01 March 2013

New inventive professor in atmospheric chemistry


A popular instructor doing exciting and useful chemistry; Matthew Stanley Johnson has just been appointed professor of atmospheric chemistry in the Department of Chemistry

Department Head Mikael Bols is pleased to be promoting this industrious and clever member of staff.

“Johnson has made enormous contributions in innovation, instruction and research at the Department. It is a great pleasure to continue working with him,” says Bols.

Atmospheric self cleaning in the lab

Johnson, an American, is educated in Minnesota and California, but has been employed by the Department of Chemistry at UCPH since 1998. He has worked tirelessly to understand the chemical processes underlying the atmosphere’s ability to cleanse itself of pollutants. But a distinctively basic research project demonstrated tremendous potential nearer to earth. The principles in operation in the upper levels of the atmosphere turned out to be so simple that they could be packed in a box and sold to industry as pollution abatement technology.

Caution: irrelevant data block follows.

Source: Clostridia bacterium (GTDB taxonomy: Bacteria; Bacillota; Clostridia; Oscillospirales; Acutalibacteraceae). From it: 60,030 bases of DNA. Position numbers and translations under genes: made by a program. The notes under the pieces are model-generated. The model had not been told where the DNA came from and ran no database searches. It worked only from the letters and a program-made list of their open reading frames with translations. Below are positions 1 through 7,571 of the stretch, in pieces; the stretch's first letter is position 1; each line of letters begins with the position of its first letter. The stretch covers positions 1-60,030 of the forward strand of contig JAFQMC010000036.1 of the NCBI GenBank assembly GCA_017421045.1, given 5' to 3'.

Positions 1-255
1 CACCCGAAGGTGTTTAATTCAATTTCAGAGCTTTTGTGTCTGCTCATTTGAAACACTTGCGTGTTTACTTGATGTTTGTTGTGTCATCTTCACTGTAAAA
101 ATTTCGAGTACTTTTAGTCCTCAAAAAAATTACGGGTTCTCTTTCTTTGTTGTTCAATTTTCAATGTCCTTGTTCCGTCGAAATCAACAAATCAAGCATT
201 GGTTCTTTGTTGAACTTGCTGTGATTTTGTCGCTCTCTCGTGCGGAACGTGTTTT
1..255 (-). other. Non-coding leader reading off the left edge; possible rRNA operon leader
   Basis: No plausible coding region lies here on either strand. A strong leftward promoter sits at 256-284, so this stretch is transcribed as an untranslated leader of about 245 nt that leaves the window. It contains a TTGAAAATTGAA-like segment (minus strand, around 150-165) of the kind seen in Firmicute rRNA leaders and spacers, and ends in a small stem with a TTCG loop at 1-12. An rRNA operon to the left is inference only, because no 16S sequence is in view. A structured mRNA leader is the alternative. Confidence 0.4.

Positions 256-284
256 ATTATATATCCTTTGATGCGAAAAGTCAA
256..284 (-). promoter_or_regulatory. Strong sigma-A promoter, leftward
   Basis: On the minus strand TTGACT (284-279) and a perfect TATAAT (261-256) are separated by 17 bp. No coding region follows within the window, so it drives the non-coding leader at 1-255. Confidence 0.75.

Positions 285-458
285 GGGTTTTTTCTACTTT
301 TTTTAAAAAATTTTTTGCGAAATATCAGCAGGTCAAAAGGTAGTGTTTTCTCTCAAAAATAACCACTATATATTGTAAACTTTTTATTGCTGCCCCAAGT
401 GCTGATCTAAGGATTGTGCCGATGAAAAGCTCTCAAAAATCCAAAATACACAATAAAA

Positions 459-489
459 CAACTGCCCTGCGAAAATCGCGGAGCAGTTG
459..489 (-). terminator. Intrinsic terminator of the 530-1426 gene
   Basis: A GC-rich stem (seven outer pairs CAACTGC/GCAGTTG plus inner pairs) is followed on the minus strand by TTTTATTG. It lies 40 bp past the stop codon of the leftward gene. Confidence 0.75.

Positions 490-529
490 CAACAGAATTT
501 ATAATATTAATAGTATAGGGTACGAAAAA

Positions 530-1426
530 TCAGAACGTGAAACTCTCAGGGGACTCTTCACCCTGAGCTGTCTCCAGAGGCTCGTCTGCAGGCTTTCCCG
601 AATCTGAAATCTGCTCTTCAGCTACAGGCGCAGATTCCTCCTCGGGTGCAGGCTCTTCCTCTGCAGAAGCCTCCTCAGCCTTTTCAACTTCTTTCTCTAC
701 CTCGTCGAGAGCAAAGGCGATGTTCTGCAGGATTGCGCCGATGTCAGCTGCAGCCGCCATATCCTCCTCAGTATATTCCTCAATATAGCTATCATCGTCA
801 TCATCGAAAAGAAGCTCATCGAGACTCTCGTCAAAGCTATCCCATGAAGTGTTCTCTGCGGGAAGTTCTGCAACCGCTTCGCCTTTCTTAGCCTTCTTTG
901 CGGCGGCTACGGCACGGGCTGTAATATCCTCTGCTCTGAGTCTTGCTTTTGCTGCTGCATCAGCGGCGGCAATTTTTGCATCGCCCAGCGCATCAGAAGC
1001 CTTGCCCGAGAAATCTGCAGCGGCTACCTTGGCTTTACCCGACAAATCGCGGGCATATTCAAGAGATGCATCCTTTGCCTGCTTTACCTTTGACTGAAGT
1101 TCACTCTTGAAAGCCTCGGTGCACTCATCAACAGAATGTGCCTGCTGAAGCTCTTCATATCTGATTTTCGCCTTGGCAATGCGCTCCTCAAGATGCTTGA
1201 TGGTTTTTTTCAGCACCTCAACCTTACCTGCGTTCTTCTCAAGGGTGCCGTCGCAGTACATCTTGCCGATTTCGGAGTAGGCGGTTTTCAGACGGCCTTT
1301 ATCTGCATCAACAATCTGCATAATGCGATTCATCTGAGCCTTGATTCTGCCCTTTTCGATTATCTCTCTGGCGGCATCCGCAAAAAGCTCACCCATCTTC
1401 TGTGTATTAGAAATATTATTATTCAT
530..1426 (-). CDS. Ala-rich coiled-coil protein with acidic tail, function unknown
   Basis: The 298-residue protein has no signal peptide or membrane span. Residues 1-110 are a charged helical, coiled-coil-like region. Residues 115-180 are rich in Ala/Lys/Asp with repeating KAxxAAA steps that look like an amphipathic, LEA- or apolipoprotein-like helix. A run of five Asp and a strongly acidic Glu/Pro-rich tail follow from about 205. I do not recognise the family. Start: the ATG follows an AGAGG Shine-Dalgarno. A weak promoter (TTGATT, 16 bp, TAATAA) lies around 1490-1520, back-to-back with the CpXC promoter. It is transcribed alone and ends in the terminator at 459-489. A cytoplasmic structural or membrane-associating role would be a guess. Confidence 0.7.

Innovation balanced with education

Johnson’s invention which has been commercially available since mid 2012 promises to be an industrial adventure of the highest order. Though Johnson has been busy with his invention, education is still very much on his mind. Indeed, together with colleague Sven Harnung, he released a major environmental chemistry work in 2012 – a whopper of a tome,

448 pages that discuss everything there is to know about the chemical processes that take place from the earth’s core to its outer atmosphere, and from the birth of the universe to the present day.

Department Head Mikael Bols looks forward to more research and teaching from Johnson, but also hopes that Johnson’s approach to innovation will inspire other the rest of the Department’s researchers.

“We must all innovate more and I think that we can all learn from his experiences,” says Bols. Matthew Johnson’s official promotion to professorship was on February 1, 2013.